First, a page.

Police officer Jeff Mason was on patrol only a mile away from the Cherrys' home, so he quickly rushed over to see how he could help. When he arrived, Lisa and several other neighbors were in the Cherrys' yard. Lisa explained to him that Wilma was trapped inside. Jeff knew that the correct procedure was to wait for the fire department to arrive. He knew that it would be extremely dangerous for him or any other unprepared person to go into the house, so he told Lisa and the assembled neighbors that they would simply have to wait until firefighters arrived.

Officer Mason's advice was sound and practical, and the little group decided to wait. Their resolve lasted only seconds, however, when they heard Wilma squealing in fear. Officer Mason knew that it was very dangerous to attempt a rescue, but he couldn't wait outside and listen to Wilma's pitiful cries for help without trying to do something. Telling Lisa and the neighbors to wait at a distance from the house, Officer Mason ran up to the laundry room door and felt the door and knob. When he determined that both were cool, he knew that there were no flames directly on the other side of the door, and that he could risk going in.

He kicked open the locked door and smoke began to pour out. He peered through the smoke and was able to see Wilma lying on her side in her little room. Taking a deep breath of cool, clean air, he ran into the room, scooped Wilma into his arms, and ran back out into the yard. When he picked her up, Wilma was lying motionless and he couldn't tell whether or not she was breathing. He could feel her quivering, however, and that gave him some hope. As soon as Officer Mason got outside, Lisa ran up and took Wilma from him. Cradling the pig in her arms, Lisa began blowing air into Wilma's snout.

Firefighters arrived on the scene very quickly--within eight minutes of Lisa's 911 call. As soon as the fire department pulled up, Officer Mason asked for oxygen for Wilma. Attaching a nasal cannula to her snout, he was able to administer oxygen to her, and within three minutes Wilma was back on her feet! While firefighters worked to put out the blaze, Officer Mason and Lisa tended the shocked but recovering pig.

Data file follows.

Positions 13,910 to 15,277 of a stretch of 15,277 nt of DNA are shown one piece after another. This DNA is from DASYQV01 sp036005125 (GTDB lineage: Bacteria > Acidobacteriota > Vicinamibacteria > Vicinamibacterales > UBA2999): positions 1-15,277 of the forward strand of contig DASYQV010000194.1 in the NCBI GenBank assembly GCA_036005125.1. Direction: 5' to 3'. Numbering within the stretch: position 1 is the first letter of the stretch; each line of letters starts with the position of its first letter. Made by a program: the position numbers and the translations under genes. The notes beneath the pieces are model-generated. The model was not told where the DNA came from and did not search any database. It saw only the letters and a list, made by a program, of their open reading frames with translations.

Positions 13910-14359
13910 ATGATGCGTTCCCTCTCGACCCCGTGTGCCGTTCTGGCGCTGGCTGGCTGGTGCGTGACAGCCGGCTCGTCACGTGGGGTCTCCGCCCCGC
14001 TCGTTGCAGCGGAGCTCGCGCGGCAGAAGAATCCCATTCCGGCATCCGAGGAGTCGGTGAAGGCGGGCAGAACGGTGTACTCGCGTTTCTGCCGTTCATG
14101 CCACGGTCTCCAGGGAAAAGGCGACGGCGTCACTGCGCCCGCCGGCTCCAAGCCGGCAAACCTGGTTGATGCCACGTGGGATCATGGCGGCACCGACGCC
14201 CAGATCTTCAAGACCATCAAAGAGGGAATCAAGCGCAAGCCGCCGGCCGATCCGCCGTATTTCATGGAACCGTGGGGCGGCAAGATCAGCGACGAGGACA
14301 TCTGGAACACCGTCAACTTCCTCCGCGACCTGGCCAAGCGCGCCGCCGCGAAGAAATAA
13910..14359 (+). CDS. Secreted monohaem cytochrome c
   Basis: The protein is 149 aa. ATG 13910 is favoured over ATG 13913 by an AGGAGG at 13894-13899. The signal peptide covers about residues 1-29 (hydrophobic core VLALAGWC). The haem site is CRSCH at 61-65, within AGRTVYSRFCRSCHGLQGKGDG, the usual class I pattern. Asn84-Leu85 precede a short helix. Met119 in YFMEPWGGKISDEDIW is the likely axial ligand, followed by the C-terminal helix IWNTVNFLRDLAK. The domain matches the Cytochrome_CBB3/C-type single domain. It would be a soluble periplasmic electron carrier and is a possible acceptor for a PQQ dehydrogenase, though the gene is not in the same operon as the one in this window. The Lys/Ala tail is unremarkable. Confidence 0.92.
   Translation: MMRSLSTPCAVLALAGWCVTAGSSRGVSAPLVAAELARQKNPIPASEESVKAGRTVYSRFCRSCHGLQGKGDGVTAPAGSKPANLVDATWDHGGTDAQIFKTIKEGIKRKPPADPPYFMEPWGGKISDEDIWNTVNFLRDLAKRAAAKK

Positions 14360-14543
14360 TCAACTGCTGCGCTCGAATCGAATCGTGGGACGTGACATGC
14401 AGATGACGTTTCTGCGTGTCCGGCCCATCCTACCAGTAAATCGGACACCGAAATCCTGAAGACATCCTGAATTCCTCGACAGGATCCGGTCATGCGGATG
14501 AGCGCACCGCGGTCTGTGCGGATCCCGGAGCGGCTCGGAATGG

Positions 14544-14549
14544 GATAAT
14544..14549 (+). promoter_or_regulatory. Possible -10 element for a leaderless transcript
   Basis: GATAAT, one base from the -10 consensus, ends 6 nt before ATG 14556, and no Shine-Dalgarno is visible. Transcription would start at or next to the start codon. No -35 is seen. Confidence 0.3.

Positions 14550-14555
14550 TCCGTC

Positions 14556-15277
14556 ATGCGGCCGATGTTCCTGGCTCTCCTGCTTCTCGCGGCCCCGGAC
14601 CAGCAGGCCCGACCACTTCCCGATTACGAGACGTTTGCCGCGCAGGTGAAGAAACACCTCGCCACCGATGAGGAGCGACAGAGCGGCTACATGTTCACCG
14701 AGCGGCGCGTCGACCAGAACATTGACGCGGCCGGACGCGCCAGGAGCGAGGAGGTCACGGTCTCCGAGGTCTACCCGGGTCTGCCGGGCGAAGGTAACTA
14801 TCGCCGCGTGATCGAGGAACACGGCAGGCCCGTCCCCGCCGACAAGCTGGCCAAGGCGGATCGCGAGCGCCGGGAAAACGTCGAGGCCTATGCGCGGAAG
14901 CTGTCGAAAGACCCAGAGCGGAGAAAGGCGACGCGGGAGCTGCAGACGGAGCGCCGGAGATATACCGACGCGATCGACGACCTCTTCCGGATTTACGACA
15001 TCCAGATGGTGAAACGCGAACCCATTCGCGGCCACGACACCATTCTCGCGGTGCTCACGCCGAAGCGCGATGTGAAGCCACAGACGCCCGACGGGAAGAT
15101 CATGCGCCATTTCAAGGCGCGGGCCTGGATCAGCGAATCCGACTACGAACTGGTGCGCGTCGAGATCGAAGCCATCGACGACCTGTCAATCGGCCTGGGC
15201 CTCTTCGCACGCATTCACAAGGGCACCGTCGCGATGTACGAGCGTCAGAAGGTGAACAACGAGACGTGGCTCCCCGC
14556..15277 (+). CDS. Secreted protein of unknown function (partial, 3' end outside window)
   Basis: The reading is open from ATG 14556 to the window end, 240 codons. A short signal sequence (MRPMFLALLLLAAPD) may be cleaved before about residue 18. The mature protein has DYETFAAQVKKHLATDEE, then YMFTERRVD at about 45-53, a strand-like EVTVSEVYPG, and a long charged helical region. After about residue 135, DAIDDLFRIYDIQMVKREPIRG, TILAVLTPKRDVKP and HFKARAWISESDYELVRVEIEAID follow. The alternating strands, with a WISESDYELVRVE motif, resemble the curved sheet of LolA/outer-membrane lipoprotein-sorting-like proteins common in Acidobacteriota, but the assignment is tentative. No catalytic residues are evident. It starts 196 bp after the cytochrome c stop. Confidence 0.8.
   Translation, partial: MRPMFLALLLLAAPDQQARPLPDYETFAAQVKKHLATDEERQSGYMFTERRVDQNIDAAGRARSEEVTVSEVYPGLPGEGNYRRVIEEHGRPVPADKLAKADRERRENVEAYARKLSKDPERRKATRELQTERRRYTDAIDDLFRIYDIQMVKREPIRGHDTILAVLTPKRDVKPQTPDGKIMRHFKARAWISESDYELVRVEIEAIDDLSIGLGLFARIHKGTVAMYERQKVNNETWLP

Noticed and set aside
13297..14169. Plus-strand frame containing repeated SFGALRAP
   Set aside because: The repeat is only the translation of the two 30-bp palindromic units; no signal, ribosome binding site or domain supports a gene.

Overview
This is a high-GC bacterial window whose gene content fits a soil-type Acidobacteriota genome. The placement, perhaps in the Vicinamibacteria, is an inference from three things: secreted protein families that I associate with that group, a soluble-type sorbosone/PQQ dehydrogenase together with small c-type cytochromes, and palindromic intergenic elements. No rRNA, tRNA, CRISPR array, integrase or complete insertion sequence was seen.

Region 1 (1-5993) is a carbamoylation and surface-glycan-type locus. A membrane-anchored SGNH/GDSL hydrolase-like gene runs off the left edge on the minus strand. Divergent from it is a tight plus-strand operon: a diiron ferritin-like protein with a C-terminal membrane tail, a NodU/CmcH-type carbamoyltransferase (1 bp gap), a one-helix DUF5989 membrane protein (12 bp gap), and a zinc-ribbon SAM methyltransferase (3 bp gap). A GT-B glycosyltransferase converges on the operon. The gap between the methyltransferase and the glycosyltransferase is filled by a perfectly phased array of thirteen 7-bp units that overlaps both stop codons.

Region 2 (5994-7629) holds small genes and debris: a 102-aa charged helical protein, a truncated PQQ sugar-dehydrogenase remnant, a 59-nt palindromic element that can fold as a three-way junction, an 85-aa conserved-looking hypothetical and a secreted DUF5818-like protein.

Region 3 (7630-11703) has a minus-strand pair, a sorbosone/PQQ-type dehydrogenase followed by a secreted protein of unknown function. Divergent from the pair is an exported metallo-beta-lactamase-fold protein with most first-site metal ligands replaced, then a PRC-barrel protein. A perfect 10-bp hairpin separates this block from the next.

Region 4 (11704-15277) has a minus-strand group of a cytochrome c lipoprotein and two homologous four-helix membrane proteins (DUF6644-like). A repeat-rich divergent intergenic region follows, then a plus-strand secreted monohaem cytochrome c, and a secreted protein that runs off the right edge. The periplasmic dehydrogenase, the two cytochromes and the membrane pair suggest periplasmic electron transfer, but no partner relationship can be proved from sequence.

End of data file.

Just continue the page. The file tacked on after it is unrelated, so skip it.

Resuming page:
While this dramatic rescue was taking place, someone had placed a call to Jean at work. She immediately ran to her car and drove until she came upon her own home in flames. She wasn't worried about her house, however; she was worried about Wilma. As she noted afterward, their house and possessions were things that could be replaced; Wilma was a special pet who could not! She pulled into her driveway and began to run toward the kitchen door when she heard Lisa yelling above all the other noise, saying that Wilma was safe in the front yard. Jean ran over, picked up her pig, and began crying and thanking Lisa and Officer Mason.

Assistant Fire Chief Charlie Norris and his crew had the fire under control in less than ten minutes. Although he is very pleased that they were able to contain the fire and that the pig was saved, Chief Norris wouldn't advise anyone to attempt the sort of rescue that Officer Mason carried out. He noted that Officer Mason had had some firefighting training, and so knew to check that the door was cool and to keep a level head, but Assistant Chief Norris knows that fire and smoke kill, and all rescues should be left to the fire department.

As for Jean and Jack, they know about the heroes of the day are Officer Mason and Lisa Renard. They learned a valuable lesson about the importance of checking all electrical wiring, since the fire was caused by a faulty wire. They are delighted to have Wilma safe and sound and back in their family. Officer Mason received some teasing about "saving the bacon" but he is justifiably proud of his actions and glad that the story had a happy ending.